Ok meat and potatoes time. Lets look at some simple circuits that are electronics fundamentals to illustrate the basics of using LT Spice.
So you built the voltage divider circuit above, or if you were lazy you downloaded the one I have linked above. Either way, you now have a complete circuit that can be simulated. We have a voltage source providing 12 volts to the circuit, we have R1 and R2 forming a voltage divider, we have a ground and we have 2 Net Labels, Out-A and B.
In this instance the net labels are not being used for their proper purpose, but rather to provide a convenient place to probe the circuit under simulation. So, lets run this thing and see if it does what we expect, in proving Ohms Law is true and working HEHE.
So if you assembled the circuit yourself, right click the schematic and select RUN. This will bring up the simulation command window. We will be performing a Transient Analysis, plug in some values as I have above, and click ok. The window will now split and show you the simulation window.
If you move the mouse around in the schematic window you will notice that the cursor will change from cross hairs to a probe when you hover over OUT-A and B and will look like a current meter when you hover over the voltage source. So we can measure the voltages at points A and B and the current flowing in the circuit. And if you look in the above image, you will see 2 traces, the green one is 12v from out-a and the blue one is 6v at out-b, just what we expected for a voltage divider with 2 10K resistors.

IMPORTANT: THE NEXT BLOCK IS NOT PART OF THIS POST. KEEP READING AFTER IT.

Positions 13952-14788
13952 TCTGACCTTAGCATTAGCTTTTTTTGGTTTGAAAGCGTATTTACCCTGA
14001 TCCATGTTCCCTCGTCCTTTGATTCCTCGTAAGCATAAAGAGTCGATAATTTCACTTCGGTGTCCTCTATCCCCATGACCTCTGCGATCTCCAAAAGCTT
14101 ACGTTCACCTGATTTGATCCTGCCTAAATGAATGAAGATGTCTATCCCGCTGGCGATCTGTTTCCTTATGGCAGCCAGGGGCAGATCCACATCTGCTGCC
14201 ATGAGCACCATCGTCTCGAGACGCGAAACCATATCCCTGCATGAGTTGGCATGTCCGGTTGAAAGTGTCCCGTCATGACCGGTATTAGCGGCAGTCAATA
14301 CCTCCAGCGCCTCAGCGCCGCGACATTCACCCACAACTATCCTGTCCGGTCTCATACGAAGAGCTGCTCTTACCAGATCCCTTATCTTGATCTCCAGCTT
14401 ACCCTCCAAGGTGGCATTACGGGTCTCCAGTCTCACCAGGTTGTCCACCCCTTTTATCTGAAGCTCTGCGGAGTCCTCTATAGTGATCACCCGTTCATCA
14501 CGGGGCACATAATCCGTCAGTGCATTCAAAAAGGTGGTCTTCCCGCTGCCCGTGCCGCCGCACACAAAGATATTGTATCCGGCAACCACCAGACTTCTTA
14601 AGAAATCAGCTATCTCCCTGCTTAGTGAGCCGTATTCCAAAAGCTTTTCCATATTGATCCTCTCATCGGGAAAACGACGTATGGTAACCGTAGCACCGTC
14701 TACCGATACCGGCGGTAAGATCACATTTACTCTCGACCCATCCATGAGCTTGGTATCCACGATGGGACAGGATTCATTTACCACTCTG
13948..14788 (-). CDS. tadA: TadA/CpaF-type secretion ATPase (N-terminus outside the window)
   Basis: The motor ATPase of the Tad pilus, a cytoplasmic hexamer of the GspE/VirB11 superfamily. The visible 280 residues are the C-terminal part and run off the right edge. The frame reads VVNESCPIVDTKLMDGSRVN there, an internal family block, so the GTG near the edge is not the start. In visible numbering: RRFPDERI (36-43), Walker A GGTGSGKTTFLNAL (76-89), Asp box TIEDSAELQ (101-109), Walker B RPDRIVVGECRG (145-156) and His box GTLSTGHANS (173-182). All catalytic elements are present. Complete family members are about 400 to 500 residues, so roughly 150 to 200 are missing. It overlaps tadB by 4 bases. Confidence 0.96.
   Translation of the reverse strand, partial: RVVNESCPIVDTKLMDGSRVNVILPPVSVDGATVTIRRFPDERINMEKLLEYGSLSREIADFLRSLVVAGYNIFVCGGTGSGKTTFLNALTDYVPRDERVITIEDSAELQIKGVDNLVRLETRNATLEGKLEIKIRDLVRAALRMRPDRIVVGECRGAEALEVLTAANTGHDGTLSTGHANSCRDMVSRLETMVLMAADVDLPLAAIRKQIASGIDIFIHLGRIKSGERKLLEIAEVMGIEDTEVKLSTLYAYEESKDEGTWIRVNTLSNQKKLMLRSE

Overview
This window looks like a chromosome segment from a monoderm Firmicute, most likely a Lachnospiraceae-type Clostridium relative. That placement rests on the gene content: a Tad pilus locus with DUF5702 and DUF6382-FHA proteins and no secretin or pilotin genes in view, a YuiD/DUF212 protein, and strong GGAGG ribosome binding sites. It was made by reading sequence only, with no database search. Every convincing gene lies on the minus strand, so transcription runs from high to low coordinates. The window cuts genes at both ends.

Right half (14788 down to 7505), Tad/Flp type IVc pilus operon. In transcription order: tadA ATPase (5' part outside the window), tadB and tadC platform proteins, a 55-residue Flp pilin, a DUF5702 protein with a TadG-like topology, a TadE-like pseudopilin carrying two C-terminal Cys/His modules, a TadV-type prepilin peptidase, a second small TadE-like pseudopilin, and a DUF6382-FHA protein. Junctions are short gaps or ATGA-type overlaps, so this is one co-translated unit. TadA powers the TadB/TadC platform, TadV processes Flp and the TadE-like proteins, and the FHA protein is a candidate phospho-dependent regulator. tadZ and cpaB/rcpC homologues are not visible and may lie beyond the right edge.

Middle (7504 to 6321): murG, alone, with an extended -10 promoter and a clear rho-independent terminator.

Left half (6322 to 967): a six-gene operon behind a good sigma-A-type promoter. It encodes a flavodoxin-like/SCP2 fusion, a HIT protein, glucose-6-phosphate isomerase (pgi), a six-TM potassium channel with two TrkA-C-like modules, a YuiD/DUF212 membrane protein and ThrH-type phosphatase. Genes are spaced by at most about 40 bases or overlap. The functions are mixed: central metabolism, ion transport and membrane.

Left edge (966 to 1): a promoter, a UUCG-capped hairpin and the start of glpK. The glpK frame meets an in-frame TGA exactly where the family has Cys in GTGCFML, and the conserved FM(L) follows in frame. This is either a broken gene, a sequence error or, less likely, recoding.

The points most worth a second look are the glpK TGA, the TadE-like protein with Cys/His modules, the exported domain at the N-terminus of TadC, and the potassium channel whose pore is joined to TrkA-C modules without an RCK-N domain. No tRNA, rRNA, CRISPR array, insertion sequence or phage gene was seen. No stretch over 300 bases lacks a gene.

Change the value of the resistors and then run the simulation again, notice what effect that has on the voltage at out-b, its going to change, by how much will depend on the value you change it to.
Another simple resistor only circuit is the pi attenuator, I think off the top of my head that this attenuator is -3db. Load it up and run it and see if i am right.
This time we are using a voltage source as a signal. Select a sine wave, give it an amplitude of your choice, its value is Peak to Peak, set the frequency of the signal, I gave it 7 megahertz. Now, this is important, all signal sources need to have their impedance set. The Series Resistance box will set the signals impedance, and being that we like to have 50 ohms impedance everywhere, lets set the series resistance to 50R. Also, all circuits need a load impedance also, if you look at the schematic you will note there is a 50R resistor to ground after the circuit under test, this sets our load impedance to 50R also. 50R in, 50R out, with known impedances we should get accurate results. Click ok, then run the simulation using the transient analysis numbers shown in the above schematic. Probe points A and B and you should have something like the image below.
The green trace is our 1v p-p 7mhz input signal, the blue trace is our attenuated now 700mv p-p signal. And now you know enough about how to use LT spice to test simple circuits, using both DC voltage sources and AC signal sources. Change the values about and see what happens, the good thing is none of this costs any components or solder. Just your time and some self learning.